Brian O’Doherty / Patrick Ireland and American Art after 1945

Exhibition, symposium

Brian O’Doherty, Duchamp Boxed, 1968, Electrocardiographic Tracing, Cardboard Box, 3 x 10 x 5,5 cm, © Brian O'Doherty, Courtesy Galerie Thomas Fischer, Berlin

Brian O’Doherty (aka Patrick Ireland) studied Medicine in Ireland before becoming a controversial artist and critic of the American art scene in the 1960s. He objected to the “event-like character” of the art market and the financial pressure on museums to generate publicity in order to cover their operating costs, and contended that art played a key role in social debate. He addressed these subjects in his writings, as well as in a vast collection of works which include sculptures, installations, performances and Concept Art. He and his wife, the art historian Barbara Novak, emphasized the controversial potential of art in a compendium titled “Post-War American Art”, which included works by Sol LeWitt, Robert Rauschenberg, Mark Rothko and Edward Hopper.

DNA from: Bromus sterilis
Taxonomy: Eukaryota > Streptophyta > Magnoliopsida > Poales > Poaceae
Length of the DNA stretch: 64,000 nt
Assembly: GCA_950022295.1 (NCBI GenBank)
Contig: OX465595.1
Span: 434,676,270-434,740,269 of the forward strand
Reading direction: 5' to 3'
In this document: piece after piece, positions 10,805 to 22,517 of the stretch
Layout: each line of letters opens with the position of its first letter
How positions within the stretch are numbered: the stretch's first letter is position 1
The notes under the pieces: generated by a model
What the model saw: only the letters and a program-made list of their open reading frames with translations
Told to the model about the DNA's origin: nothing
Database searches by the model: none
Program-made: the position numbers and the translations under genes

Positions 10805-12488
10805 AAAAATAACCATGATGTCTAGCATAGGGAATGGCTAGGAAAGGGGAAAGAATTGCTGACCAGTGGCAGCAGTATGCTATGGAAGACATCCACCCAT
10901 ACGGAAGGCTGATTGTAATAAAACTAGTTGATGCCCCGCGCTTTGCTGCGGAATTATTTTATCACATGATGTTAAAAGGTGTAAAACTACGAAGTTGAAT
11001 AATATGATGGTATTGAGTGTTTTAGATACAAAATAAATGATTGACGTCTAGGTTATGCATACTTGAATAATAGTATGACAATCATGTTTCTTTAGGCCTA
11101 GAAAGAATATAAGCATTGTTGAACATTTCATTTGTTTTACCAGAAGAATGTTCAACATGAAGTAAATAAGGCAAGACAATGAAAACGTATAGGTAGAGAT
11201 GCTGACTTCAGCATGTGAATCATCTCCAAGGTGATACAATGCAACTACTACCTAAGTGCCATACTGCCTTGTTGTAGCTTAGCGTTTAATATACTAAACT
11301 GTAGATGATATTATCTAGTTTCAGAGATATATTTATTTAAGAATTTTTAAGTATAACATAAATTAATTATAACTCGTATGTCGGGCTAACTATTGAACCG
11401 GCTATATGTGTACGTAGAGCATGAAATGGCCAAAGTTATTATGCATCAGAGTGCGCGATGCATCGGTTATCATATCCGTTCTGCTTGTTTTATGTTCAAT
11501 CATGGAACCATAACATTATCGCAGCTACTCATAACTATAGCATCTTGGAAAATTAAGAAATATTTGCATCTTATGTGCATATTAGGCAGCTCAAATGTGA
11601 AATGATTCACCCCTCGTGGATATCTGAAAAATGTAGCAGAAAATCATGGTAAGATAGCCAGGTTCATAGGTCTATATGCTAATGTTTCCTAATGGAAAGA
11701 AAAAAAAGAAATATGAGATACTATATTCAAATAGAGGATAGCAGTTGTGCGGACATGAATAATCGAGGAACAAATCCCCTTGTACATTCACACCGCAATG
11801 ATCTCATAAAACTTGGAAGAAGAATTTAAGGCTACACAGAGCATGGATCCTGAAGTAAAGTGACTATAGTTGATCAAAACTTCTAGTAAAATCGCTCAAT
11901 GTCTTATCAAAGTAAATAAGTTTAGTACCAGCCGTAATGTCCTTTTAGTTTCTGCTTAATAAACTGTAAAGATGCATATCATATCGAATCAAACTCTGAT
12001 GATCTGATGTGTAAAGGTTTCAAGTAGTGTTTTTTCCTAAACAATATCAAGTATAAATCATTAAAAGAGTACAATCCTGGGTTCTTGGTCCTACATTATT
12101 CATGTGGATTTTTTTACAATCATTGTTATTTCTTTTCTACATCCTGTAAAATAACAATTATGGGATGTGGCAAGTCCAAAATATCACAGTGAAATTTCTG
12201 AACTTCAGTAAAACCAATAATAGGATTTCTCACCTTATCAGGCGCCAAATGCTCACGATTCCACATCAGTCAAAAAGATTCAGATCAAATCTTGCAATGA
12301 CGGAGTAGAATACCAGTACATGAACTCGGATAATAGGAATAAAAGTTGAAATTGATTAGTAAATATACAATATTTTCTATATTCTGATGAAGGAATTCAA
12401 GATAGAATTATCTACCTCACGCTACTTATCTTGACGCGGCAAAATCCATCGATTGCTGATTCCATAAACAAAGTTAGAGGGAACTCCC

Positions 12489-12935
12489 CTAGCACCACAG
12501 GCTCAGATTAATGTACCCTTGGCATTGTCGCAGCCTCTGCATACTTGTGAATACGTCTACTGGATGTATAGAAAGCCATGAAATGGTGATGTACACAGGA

Drawing on the artistic volatility of the Novak/O’Doherty collection, the Kunstmuseum Bayreuth presented selected works, content and presentation forms as a counterfoil for its own collection. Brian O’Doherty himself has been in charge of selecting the works. He also presented a current installation of his own in response to the works and atmosphere in the exhibition rooms at the Kunstmuseum Bayreuth. In the symposium “Art as an Argument / Kunst als Argument”, Eugen Gomringer and Sam Hopkins scrutinized the artistic approach of this exceptional artist in his presence.

Artistic director: Marina von Assel
Artists: Brian O’Doherty (USA), Eugen Gomringer (CH), Sam Hopkins (KE)


Kunstmuseum Bayreuth

Maximilianstraße 33

95444 Bayreuth (external link, opens in a new window)